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Gutu-born painter Kudzi Hwami to exhibit at London’s Victoria Miro

LONDON. – TOP UK art gallery Victoria Miro has announced the representation of Kudzanai-Violet Hwami.

A new work by the painter will feature in Victoria Miro’s online exhibition as part of the Reprieve Collective on Vortic Collect, which launches 10th December to mark Human Rights Day. The artist’s first exhibition with the gallery will be held in summer 2021.

Now living in the UK, Kudzanai-Violet Hwami was born in Gutu, Zimbabwe in 1993 and lived in South Africa from the ages of nine to seventeen. Her work reveals a deeply personal vision of Southern African life.

Drawing on her experiences of geographical dislocation and displacement, her paintings combine visual fragments from a myriad of sources such as online images and personal photographs, which collapse past and present.

Many of her paintings feature self-portraits and images of her immediate and extended family. Powerful nudes are another point of departure, boldly raising questions about the black body and its representation, as well as sexuality, gender and spirituality.

Her influences include music, such as Zim Heavy and Afrobeats; and literature, including the works of Aleksandr Solzhenitsyn and Carl Jung.

Her process involves experimenting with photography and digitally collaged images, using these to create large works on paper or canvas in combination with intensely pigmented oil paint, and often incorporating other media and techniques, such as silkscreen, pastel or charcoal.

Speaking about her work the artist says, ‘With the collapsing of geography and time and space, no longer am I confined in a singular society but simultaneously I am experiencing Zimbabwe and South Africa and the UK, in my mind. I’m in the UK, but I carry those places with me everywhere I go.’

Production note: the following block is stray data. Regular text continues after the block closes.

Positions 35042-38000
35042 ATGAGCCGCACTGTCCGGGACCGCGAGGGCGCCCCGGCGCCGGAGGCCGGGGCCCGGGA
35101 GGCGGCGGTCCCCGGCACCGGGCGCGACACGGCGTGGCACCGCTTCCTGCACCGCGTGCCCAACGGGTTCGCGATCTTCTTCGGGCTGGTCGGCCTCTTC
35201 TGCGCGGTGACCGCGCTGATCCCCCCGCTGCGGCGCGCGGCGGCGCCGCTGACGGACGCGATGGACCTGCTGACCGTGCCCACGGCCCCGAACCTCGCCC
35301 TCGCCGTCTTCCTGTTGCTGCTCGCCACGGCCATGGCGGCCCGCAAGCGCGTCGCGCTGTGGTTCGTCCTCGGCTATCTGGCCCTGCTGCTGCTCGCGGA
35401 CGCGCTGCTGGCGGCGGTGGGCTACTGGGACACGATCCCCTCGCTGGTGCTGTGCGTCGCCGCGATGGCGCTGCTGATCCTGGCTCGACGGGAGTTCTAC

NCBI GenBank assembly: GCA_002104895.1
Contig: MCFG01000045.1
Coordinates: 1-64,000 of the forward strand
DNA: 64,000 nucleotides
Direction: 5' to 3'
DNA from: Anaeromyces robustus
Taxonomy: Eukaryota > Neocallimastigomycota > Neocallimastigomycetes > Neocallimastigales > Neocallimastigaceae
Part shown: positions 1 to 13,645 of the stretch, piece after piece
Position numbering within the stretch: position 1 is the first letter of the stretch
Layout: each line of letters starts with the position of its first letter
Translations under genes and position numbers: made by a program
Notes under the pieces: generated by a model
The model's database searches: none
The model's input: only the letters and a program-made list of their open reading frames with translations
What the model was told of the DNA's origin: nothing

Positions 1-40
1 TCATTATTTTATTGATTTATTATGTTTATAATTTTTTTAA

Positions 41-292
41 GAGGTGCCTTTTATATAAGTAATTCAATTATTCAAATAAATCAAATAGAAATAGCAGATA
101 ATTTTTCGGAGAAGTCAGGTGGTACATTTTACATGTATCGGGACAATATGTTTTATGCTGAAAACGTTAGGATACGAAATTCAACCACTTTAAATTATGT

She was included in the 58th Venice Biennale in 2019, her first solo institutional exhibition was held at Gasworks, London, also in 2019, and in 2020 she featured in the Victoria Miro group exhibition I See You.

Victoria Miro said, ‘Violet is one of the most extraordinary young voices to have emerged in contemporary painting in recent years. Her highly personal approach results in a freshness of vision and a sense of intimacy in her works that are at once exuberant, tender and socially incisive, and I am very excited to be working together.’

Born in Gutu, Zimbabwe in 1993, Kudzanai-Violet Hwami currently lives and works in the UK and is completing an MFA at the Ruskin School of Art at Oxford University.

In 2016, the same year she graduated from Wimbledon College of Arts with a Bachelor of Fine Arts, she was awarded the Clyde & Co. Award and the Young Achiever of the Year Award at the Zimbabwean International Women’s Awards, as well as being shortlisted for Bloomberg New Contemporaries.

In 2017, Tyburn Gallery, London, held a solo exhibition of Hwami’s work entitled If You Keep Going South You’ll Meet Yourself. In 2019, Hwami presented work at the 58th Venice Biennale as part of the Zimbabwe Pavilion, the youngest artist to participate in the Biennale.

Also in 2019, Hwami mounted her first institutional solo exhibition, (15,952km) via Trans – Sahara Hwy N1 at Gasworks, London.

Recent group exhibitions include Les Ateliers de Rennes – Biennale d’Art Contemporain, Rennes, France (2018); Five Bhobh – Painting at the End of an Era, Zeitz MOCAA, Cape Town, South Africa (2018); Vos désirs sont les nôtres, Triangle France, Marseille, France (2018); Talisman in the Age of Difference, Stephen Friedman Gallery, London, UK (2018); Ladies by Ladies, Espace Art Absolument, Paris, France (2018); Afriques: artistes d’hier et d’aujourd’hui, Fondation Clément, Martinique (2018); Discoloured Margins, National Gallery of Zimbabwe, Harare, Zimbabwe (2017); and I SEE YOU, Victoria Miro, London, UK (2020).

Forthcoming group exhibitions include The Power of My Hands, curated by Suzanna Sousa and Odile Burluraux, at the Musée d’Art Moderne de Paris (opening January 2021) and Ubuntu: A Lucid Dream, curated by Marie-Ann Yemsi, at the Palais de Tokyo, Paris (opening June 2021).

Her work is in collections including Jorge Perez Museum, Miami, USA, Kadist Foundation, Paris, France, Norval Foundation, Cape Town, South Africa, Zeitz MOCAA, Cape Town, South Africa. – FAD Magazine ■

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